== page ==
|Received:||8/28/2007 11:13:42 AM|
|Organization:||Rancho Attorney Service of California|
|Agency:||Federal Trade Commission|
|Rule:||Private Sector Use of SSNs|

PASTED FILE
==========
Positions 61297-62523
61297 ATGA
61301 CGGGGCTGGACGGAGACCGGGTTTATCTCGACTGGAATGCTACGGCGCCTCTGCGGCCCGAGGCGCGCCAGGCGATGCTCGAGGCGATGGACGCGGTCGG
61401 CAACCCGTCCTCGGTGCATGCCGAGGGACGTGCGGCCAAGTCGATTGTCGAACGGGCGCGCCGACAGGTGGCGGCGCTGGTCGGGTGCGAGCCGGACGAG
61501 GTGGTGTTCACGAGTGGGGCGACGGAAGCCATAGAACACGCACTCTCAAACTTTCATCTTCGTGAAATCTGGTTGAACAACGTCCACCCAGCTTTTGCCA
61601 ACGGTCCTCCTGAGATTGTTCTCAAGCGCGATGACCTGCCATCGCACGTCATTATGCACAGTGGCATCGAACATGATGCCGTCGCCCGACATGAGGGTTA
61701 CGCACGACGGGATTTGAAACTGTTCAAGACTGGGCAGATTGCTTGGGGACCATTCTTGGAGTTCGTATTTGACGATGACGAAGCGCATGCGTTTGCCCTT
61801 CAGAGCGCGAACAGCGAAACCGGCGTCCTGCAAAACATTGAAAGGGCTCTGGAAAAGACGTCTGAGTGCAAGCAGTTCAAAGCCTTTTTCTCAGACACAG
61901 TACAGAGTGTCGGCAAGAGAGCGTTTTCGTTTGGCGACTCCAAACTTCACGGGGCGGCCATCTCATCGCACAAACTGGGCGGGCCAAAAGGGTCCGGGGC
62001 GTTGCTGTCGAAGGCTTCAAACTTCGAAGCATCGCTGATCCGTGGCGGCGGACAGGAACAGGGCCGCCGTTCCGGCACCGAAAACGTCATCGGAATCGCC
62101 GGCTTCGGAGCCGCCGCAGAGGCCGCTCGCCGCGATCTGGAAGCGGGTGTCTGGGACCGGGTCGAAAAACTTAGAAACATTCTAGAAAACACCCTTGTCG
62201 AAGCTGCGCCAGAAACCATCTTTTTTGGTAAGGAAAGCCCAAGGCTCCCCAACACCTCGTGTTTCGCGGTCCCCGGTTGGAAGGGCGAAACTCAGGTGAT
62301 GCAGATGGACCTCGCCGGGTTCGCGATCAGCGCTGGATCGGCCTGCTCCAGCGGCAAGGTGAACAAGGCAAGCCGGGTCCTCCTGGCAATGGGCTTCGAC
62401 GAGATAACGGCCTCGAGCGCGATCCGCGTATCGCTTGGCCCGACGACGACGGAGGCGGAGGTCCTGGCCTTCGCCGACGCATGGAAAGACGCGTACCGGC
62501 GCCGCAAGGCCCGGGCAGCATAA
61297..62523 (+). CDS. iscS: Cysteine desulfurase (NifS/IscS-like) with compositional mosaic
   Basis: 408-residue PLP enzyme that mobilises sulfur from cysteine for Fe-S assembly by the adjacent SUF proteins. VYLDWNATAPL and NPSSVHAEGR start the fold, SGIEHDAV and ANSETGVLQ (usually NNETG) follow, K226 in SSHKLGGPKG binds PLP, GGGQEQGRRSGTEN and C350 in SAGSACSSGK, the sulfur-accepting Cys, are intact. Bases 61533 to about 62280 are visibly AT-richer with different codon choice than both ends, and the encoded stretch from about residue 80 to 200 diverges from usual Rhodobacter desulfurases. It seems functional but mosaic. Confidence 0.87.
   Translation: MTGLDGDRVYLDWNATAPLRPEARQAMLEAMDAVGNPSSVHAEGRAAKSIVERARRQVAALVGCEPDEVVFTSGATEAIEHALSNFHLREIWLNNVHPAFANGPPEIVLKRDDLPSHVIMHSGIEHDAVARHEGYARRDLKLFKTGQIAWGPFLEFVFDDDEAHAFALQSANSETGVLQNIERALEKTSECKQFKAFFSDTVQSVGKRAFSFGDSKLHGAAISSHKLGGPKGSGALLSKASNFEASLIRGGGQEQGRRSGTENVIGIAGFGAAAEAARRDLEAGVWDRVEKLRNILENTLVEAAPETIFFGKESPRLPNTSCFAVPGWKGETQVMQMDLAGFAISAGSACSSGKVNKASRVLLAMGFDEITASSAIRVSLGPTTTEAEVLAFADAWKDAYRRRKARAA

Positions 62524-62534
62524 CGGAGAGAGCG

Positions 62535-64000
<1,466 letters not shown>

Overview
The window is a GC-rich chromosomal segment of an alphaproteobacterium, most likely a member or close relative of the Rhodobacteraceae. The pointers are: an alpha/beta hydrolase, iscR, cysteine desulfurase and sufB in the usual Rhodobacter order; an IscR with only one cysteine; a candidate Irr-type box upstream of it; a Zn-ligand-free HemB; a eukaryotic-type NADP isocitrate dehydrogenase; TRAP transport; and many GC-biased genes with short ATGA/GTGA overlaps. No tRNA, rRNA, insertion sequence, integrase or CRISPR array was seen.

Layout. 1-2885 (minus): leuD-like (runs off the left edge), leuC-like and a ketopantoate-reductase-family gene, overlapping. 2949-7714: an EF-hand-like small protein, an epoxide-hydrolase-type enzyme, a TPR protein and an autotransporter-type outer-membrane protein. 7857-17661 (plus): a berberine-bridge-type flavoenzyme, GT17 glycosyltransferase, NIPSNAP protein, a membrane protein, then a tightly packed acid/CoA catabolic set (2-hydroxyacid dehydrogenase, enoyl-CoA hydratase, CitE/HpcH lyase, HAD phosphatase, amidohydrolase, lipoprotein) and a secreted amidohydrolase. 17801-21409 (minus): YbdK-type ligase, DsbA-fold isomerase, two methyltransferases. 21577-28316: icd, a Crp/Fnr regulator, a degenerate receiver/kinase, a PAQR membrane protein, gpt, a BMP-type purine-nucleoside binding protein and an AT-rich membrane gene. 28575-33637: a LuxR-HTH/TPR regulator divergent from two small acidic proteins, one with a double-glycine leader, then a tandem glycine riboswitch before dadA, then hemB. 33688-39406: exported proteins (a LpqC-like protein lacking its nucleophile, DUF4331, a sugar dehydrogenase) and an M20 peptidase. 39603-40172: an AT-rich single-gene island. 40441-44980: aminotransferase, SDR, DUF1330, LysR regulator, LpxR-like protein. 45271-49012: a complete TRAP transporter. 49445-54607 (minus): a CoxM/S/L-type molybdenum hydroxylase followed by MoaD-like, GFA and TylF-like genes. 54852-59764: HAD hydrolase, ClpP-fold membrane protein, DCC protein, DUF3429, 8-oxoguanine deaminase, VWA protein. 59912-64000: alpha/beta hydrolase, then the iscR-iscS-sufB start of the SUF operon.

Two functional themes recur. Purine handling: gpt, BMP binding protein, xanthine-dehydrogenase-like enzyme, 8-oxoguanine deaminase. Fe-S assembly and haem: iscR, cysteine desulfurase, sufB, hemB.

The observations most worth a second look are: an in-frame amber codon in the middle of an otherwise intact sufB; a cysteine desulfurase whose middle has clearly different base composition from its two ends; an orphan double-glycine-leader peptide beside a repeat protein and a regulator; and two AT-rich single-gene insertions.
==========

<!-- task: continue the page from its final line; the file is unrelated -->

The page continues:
Comments:I am a licensed California private investigator and a Registered Process Server in Riverside County. I have been in the Process Management business for over 30 years. My job is to effect service of process on various parties or witnesses to an ongoing court matter, pursuant to the "Due Process" provisions of the 5th and 14th Amendments to the Constitution. My job is to identify and make contact with a subject in order to give him/her "actual notice". A social security number makes it possible for me to locate and verify the correct individual, distinguishing them particularly from other individuals with the same or similary names. Without the ability to confirm said individual, it is possible that the mandatory "due process" privilege under the Constitution would be denied, causing the intended subject to be deprived of actual notice. Worse still, the money and property of an uninvolved individual could also be frozen, seized, sold, etc to satisfy a judgment against a totally different person/entity. A judgment cannot be entered unless the court believes the intended entity has received proper notice so that they may defend any claims. If the subject cannot be immediately located, the court may order publication of the summons and a judgment may be entered against an entity that has not been informed. The social security number allows private investigators and process servers to find the proper person and give them actual notice, thereby protecting their Constitutional right to due process.